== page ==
The water quality and the use as a waterway make bathing impossible. The river is a technical canal along which industry has developed. Winning back the Neckar and its tributaries as a liveable space and a connecting link that forges the identity of the Stuttgart Region is a task for generations. It will require many regional stakeholders to work together with determination and great effort. I BA’27 intends to use pilot projects and experiments to prove that the river can be transformed and to progress its ecological upgrading.

Cities all around the world have for years been turning their riverbanks and harbours into sought-after locations for recreation and housing after industrial uses have disappeared. With the Neckar, this is only partly true: The port is an important transshipment and logistics hub, and the riverbanks are still the site of manufacturing. In the narrow valley, key transport arteries directly along the riverbanks make access difficult. The industrial landscape is not a picturesque backdrop but the reality of a manufacturing environment. The studies on the productive city are centred around this aspect. The river can only be developed if this can happen in a way that is compatible with industry. We need new typologies for mixed use that resolve noise and emission conflicts.

The Legacy of Modernism

The 100th birthday of the Stuttgart Weissenhof Estate is the  occasion and point of departure for the second International Building Exhibition in the Stuttgart Region. The yardstick set by the  Weissenhof Estate advanced via the Athens Charter towards universal demands for Modernism.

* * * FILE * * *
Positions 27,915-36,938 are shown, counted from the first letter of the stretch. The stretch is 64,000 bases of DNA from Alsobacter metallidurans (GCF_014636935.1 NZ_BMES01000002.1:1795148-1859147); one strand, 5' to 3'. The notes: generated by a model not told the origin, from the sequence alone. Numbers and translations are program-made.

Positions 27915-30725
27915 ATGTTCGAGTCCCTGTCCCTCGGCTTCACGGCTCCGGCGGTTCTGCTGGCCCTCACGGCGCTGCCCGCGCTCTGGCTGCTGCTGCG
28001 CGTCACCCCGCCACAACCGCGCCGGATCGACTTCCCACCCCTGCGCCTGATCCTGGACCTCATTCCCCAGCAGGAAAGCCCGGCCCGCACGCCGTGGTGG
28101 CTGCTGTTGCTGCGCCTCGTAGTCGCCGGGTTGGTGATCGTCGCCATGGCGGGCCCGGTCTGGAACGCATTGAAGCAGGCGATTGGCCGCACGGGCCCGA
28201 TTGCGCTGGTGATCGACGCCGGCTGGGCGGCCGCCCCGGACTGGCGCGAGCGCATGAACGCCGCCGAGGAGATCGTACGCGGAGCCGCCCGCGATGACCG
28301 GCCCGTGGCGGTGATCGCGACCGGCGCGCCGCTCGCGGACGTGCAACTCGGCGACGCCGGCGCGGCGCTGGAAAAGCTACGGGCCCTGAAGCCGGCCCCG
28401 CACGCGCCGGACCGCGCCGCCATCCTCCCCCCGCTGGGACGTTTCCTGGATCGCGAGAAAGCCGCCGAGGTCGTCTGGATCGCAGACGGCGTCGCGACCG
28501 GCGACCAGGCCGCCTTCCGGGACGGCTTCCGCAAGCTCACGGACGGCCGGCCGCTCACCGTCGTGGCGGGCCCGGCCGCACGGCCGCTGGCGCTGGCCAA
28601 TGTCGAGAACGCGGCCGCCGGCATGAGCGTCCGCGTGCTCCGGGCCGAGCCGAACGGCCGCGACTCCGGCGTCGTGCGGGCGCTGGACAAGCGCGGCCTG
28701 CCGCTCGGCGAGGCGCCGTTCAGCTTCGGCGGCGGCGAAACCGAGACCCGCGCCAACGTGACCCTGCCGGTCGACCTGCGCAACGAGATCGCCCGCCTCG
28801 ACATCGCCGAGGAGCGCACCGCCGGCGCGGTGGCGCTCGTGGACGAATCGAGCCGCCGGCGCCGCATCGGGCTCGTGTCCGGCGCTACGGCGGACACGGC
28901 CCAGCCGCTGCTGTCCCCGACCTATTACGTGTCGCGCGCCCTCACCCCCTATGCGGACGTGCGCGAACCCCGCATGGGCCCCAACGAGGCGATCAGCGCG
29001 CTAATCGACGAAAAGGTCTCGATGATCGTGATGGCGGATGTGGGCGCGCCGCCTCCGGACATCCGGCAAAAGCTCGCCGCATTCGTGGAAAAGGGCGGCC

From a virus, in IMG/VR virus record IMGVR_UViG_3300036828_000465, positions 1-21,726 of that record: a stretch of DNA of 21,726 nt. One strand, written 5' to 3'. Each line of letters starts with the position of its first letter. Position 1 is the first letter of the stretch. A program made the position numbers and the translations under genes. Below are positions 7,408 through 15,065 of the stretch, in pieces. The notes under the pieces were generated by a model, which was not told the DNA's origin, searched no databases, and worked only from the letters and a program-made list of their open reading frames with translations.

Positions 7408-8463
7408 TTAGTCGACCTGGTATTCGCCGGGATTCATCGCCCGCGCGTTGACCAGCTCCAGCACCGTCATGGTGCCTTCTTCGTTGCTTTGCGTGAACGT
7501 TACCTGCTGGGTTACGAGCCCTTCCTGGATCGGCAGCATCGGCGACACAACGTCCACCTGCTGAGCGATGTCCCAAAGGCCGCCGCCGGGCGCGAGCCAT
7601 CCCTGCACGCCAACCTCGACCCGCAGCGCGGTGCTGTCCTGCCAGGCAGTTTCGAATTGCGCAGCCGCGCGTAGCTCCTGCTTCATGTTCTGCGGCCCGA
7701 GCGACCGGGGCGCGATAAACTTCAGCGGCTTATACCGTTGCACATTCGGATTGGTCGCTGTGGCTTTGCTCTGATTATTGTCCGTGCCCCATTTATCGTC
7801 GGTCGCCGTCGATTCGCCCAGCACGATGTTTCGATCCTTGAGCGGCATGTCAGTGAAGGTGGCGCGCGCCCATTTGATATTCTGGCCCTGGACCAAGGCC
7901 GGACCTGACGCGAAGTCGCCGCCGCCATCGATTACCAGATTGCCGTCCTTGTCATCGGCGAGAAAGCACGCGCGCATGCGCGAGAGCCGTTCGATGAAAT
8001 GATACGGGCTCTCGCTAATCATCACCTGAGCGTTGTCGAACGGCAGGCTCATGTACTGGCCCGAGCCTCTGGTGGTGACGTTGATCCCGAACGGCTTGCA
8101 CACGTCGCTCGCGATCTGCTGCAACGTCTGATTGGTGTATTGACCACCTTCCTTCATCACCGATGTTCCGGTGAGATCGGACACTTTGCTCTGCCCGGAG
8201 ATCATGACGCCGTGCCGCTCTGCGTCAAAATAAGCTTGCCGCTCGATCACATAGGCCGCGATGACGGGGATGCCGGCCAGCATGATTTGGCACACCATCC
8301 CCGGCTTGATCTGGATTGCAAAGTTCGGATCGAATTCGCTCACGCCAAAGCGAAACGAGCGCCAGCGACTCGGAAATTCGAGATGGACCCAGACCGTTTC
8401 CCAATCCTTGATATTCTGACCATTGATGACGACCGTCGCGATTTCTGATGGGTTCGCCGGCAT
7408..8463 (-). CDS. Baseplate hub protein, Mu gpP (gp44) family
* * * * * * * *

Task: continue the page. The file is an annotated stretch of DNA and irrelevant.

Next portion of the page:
Modernism developed its full impact after World War Two: in the rebuilding of destroyed cities, in satellite towns and redeveloping city centres to accommodate cars. The large building complexes of the 1960s and 1970s marked the climax and the end of this development simultaneously.

We have been battling with the legacy of this brief, modernist twentieth century ever since. Several IBA’27 projects are looking for strategies for dealing with the existing stock of buildings and their further development. How can settlements be transformed into neighbourhoods? How can housing concepts geared to small families be refined for a more complex society? How can the large-scale structures already built be adapted to new needs and brought up to date to function in a post-fossil fuel era? And last but not least: How can society support this process to ensure that the buildings sometimes negatively perceived meet with greater acceptance?

In addition to the desire to preserve an epoch that was important from the aspect of building culture as well as grey energy that has already been used, we are also inspired by the oft-forgotten social ambitions of Modernism, such as its community-based housing experiments.